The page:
(Figure 1). Scoliosis is diagnosed when the natural perpendicular spine of a teenager, when viewed from the back, develops an S-shape. Viewed from the side the normal thoracic kyphosis, an anteroposterior curve beginning at the base of the neck and extending to the waist, appears flattened. The rib cage becomes distorted because of the three dimensionality of the deformity. When no cause for the scoliosis is identified, the term idiopathic is used. Hence, for diagnosis in teenagers at and after their 10th birthday, the acronym AIS is applied. There are no symptoms before the onset of AIS and there are no clinical, radiological, or biological markers to predict the onset of the condition in pre-pubescent children. Most patients with AIS are female. Children with early-onset scoliosis (infantile and juvenile idiopathic scoliosis) are not included in this study. The role of genetic factors in the development of idiopathic scoliosis is widely accepted, but no causative genes of AIS have been identified [6]. The complexity of causation is shown by the fact that present treatment for AIS is based on mechanical interpretation of pathogenesis, without any biological understanding of the cause. There are likely to be several factors contributing to the etiopathogenesis, and these factors are not necessarily the same in all patients--ie, AIS is a final common pathway deformity. Furthermore, the spectrum of disorder ranges in severity from minimal to very severe, and whether abnormalities thought to be linked to causation are cause or effect is difficult to establish. Finally, the difficulty that geneticists are having with this complex deformity should be acknowledged.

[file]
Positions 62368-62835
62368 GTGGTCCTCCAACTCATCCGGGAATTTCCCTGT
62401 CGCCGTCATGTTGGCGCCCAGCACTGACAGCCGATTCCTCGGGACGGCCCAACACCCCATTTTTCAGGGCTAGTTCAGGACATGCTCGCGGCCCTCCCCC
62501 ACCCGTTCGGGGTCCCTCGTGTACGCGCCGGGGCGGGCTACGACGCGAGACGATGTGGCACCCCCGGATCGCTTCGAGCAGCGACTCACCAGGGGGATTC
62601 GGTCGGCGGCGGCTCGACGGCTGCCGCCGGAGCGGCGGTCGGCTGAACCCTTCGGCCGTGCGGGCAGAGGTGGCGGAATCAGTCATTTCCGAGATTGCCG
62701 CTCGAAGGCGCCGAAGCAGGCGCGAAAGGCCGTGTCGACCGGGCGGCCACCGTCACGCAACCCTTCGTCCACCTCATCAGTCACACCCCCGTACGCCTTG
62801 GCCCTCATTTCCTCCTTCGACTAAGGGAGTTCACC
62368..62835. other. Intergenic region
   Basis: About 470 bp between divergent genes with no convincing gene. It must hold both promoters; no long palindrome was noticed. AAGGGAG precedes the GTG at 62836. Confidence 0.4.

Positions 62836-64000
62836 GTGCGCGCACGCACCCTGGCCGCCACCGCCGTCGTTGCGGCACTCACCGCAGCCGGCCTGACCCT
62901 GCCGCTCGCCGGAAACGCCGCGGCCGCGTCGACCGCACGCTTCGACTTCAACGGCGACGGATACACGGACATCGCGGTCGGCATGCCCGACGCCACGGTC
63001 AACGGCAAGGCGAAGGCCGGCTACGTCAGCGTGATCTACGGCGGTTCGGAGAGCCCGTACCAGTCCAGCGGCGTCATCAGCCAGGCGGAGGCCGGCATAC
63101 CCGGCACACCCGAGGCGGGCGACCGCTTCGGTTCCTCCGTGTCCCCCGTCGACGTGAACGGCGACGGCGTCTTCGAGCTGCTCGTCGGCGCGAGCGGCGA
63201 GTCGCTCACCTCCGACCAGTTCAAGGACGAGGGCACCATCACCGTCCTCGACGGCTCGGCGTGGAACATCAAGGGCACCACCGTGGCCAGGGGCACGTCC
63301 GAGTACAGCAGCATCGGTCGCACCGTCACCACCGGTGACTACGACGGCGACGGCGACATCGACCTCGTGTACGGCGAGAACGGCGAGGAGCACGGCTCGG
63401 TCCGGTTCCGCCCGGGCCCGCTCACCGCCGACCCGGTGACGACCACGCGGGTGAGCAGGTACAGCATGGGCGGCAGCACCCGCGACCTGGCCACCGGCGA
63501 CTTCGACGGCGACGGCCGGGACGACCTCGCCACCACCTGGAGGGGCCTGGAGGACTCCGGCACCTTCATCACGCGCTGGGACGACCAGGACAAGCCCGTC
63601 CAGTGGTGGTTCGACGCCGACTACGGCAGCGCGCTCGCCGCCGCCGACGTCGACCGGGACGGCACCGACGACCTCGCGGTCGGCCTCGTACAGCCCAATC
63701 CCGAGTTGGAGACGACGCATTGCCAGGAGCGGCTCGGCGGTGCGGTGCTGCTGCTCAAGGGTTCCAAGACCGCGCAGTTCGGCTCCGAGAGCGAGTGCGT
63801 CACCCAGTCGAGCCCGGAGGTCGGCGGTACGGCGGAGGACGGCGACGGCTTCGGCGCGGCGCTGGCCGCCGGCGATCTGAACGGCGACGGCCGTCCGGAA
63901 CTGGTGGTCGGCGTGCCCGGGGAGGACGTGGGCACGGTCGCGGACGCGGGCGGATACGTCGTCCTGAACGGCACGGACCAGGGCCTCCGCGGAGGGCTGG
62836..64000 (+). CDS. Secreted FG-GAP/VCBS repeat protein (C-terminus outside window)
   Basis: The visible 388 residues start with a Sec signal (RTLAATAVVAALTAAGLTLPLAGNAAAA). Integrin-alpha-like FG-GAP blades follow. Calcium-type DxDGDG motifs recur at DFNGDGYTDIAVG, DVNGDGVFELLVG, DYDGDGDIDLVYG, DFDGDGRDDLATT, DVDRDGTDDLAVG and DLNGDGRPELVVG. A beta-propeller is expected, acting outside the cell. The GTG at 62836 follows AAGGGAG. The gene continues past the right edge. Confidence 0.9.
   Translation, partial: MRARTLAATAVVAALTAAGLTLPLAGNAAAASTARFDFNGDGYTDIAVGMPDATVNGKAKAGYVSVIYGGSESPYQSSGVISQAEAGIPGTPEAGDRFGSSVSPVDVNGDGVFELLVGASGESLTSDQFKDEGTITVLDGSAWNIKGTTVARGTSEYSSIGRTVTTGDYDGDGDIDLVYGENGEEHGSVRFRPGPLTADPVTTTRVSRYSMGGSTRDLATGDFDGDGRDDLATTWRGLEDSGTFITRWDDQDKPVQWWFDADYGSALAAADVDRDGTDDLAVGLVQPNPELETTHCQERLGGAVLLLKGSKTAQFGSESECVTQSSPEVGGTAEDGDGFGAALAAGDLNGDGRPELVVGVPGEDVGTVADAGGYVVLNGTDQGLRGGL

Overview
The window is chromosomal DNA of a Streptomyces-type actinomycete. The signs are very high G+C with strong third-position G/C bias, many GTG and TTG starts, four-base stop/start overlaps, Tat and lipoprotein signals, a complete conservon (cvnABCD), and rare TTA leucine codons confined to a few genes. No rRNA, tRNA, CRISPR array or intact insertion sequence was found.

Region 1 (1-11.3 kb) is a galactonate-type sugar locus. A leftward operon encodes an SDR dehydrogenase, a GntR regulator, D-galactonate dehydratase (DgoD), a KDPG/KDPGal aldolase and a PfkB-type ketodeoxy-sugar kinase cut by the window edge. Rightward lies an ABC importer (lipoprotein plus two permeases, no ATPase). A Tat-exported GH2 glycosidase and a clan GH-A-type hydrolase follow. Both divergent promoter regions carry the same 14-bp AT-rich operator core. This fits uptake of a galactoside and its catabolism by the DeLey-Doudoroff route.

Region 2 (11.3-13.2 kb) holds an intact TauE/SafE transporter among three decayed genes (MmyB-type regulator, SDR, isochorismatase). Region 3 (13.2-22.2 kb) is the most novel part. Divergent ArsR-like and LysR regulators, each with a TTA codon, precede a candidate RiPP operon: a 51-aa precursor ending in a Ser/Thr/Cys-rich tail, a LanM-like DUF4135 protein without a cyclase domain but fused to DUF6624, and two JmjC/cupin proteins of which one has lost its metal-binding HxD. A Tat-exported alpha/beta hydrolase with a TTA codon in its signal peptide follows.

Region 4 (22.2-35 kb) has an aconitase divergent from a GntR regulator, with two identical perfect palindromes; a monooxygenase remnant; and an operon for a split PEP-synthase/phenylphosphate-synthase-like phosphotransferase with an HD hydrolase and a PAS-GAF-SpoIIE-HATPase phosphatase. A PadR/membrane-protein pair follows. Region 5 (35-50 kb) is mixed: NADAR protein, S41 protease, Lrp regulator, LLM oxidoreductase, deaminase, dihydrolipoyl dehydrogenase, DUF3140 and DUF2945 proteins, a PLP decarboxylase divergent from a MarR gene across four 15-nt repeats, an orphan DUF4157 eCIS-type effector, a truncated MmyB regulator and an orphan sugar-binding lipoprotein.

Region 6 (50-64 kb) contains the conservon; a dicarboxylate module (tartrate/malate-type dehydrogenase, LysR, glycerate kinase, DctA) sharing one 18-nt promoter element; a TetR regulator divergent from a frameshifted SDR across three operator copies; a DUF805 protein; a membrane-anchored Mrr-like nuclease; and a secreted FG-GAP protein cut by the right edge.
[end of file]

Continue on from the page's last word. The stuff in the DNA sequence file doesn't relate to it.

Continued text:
Figure 1
figure 1

A 15 year old girl with a right thoracic adolescent idiopathic scoliosis.

Formulation of novel neurogenic hypothesis for AIS

The purpose of this paper is to formulate a novel hypothesis to explain how the epidemiological findings might be related to the expression of idiopathic scoliosis developing in adolescents. This paper investigates the possibility that neurotoxic lipid-soluble, volatile, chlorinated gases such as trihalomethanes (THMs) and cyanogens, generated by chlorination of the pool water, are absorbed by the infant and access the infant's central nervous system (CNS) to initiate AIS later in development. This neurogenic hypothesis is not claimed to be the underlying factor of all AIS. A preliminary report of the hypothesis has been presented [7].

Presentation of the hypothesis

Neurotoxic substances produced in swimming pools